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Edinburgh Fringe 2013

The Donny Donkins ‘As (hopefully soon to be) Seen On TV’ Show

Barry Castagnola

Genre: Comedy, Drama

Venue: Gilded Balloon; Teviot,


Low Down

Donny Donkins wishes to be on TV. To prove just how entertaining he is and how much we should support his attempt to get air time he has come to Edinburgh with a star guest, an interview with a fellow Fringe performer, a live satellite hook up, a tremendous game show and some video work that is as inspired as it is insipid. With some great one liners and an infectious enthusiasm Castagnola pushes us to get with it as well as prove that chutzpah is alive and well and living in a the wee room at the Gilded Balloon.



We met Castagnola whilst minding our own business eating lunch. His pushy personality sold us the tickets and we were willing front row cheerleaders. From the very beginning when the stage manager has to prompt him onstage to the finale with the Donny Donkins theme song Castagnola never lets up. This relentless pursuit is tinged with the appropriate pathos as well as comic gems that keeps the show flowing. We have the theme tune, some mindless and bad street magic, an interview with another Fringe performer full of in house Fringe jokes and witty banter, a Hollywood guest who’s inflated in more ways than one, a great segment on the Thatcher funeral as well as a live Skype link up with his Dad (Allegedly). If you like your comedy full on and cringe worthy this is Alan without the Partridge.

There is no doubt this is extremely well considered. There are plenty of set ups that come to fruition later whilst the awful nature of some of the stuff is played out like Donkins is a genius with enough ad lib and genial banter that the audience are forced to laugh along at the anarchic nature of what is actually very funny.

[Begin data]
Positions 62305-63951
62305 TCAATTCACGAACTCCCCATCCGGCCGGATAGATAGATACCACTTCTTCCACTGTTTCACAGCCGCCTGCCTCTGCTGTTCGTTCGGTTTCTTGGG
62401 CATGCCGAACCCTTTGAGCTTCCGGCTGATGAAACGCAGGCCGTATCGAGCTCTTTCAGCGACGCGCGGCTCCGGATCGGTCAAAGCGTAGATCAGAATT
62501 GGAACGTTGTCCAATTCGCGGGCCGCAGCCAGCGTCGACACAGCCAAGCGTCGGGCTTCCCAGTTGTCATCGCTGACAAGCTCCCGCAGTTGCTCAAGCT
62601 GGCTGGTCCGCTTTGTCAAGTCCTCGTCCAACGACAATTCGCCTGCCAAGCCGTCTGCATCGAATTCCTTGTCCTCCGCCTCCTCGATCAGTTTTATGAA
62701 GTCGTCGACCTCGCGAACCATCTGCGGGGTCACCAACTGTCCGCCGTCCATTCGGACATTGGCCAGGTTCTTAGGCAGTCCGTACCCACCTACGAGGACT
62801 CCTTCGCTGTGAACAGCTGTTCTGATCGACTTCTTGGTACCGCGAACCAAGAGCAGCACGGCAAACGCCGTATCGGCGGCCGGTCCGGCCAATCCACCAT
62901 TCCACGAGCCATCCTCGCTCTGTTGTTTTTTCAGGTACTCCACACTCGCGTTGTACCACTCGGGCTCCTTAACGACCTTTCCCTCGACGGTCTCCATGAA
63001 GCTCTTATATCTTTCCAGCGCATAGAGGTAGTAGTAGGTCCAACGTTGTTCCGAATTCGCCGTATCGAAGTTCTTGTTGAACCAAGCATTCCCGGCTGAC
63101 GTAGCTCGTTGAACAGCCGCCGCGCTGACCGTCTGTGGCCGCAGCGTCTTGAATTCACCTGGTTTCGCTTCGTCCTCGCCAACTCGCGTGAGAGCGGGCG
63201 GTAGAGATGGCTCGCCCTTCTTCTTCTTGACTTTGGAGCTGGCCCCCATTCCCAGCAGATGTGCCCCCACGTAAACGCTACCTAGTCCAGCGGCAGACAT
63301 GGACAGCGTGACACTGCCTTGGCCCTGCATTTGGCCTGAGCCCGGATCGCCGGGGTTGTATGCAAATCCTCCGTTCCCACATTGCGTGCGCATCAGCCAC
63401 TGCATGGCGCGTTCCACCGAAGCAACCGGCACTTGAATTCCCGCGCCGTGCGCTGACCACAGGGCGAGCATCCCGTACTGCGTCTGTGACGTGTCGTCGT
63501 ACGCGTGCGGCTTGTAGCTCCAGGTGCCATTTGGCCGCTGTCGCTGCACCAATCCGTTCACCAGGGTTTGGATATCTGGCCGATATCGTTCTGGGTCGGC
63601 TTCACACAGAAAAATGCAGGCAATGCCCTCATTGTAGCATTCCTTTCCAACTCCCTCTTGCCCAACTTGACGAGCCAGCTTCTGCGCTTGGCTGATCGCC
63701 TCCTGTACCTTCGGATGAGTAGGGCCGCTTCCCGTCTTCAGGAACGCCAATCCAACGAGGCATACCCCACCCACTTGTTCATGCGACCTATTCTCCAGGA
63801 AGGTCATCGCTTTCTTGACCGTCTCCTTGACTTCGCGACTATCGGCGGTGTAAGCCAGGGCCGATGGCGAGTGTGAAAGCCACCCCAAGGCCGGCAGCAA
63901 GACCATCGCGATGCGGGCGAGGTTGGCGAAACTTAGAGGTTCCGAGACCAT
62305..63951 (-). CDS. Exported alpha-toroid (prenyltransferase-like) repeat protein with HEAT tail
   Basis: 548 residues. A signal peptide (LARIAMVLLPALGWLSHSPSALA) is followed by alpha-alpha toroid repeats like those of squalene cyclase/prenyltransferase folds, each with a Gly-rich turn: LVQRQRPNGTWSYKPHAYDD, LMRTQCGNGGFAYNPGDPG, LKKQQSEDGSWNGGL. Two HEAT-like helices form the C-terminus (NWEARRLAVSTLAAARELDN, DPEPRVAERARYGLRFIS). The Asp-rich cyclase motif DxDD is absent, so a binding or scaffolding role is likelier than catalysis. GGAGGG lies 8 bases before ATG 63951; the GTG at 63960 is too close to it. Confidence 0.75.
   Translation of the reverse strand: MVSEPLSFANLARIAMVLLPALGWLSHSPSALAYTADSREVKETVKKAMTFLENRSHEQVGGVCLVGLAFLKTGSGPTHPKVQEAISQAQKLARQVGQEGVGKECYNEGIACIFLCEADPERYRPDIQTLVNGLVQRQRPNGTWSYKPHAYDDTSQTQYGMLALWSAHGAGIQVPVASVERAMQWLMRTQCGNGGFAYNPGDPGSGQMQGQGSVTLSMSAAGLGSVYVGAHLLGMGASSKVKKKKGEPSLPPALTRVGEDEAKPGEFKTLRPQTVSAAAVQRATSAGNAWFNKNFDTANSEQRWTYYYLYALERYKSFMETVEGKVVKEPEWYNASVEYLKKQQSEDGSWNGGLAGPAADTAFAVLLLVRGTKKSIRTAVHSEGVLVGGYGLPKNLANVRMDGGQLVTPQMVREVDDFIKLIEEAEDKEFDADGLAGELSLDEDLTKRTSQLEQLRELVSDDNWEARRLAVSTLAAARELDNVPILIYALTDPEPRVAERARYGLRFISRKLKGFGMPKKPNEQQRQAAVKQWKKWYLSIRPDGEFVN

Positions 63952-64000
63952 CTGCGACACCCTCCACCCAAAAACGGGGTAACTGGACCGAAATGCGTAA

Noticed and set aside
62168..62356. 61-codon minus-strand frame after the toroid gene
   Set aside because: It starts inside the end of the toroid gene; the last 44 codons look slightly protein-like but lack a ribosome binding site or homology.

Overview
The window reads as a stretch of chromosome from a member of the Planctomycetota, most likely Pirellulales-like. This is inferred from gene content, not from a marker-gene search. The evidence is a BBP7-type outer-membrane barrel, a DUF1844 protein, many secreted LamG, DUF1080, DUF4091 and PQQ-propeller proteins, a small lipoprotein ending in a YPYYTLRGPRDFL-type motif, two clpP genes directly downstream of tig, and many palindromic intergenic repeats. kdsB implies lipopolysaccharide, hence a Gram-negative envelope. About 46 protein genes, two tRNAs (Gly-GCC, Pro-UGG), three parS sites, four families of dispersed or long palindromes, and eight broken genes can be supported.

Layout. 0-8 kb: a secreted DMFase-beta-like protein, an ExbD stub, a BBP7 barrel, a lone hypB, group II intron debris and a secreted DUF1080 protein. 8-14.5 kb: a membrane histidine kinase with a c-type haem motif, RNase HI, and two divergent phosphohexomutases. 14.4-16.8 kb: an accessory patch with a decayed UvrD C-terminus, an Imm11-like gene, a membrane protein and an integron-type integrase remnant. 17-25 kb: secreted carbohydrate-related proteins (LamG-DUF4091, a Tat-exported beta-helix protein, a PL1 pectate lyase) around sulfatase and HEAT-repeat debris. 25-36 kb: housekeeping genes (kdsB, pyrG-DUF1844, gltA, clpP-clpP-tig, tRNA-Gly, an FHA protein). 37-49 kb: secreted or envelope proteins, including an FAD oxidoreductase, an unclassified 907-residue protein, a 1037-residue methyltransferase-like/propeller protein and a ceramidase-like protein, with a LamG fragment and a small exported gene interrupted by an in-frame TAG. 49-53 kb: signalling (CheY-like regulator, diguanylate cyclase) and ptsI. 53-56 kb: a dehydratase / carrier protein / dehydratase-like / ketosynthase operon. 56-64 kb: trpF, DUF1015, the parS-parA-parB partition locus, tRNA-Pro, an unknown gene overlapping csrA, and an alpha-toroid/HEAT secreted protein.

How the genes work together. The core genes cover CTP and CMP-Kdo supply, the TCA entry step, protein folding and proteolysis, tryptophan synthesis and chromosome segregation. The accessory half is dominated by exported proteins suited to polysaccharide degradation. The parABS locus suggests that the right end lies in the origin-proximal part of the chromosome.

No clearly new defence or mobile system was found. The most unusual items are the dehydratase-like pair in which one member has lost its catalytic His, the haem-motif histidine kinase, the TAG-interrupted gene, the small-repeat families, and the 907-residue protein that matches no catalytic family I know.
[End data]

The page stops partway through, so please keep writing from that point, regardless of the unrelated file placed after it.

There is really one star in this show (see what I did there – Full House). Castagnola has given us a creature that can try and get laughs at state funerals – I saw it – as well as force laughs from some street magic that is simply woeful. Some of the TV stuff can certainly be claimed to be old school and the graphics on the TV are like a bygone age but the voiceover from the X Factor guy as well as his Skype call – I wont spoil it but have to say my jaw dropped a little – are simply great.

The design for the show is not just simple, but really, really awful. There is enough awfulness that tacky becomes chic. There is little or no finesse with him paying a guy a pound to video the show whilst bemoaning the cost of both the title sequences and the stage manager. Donny Donkins, as a comic creation uses each of the props and set design to great effect and can look for sympathy as much for his lack of anything genuinely worthwhile or how much this tat cost.

Whether this leads to any TV company ever asking Castagnola to take on his own show on TV is unlikely but as there was a guy in the front row who claimed to be from ITV – who knows – I would both forgive and not be surprised if his only connection to TV was installing them. What I do think is that this has legs live in more wee rooms. It might not transfer onto bigger stages but the intimacy of TV was well observed and captured whilst theatre is a perfect medium for the choices made here.

This production had the entire audience in stitches. It may never win Castagnola huge amounts of money but it shall last long in my memory. It is the best fiver I have spent in a long time. As he does review reviews I look forward to mine but if you have the time, Donny Donkins is worth the effort.


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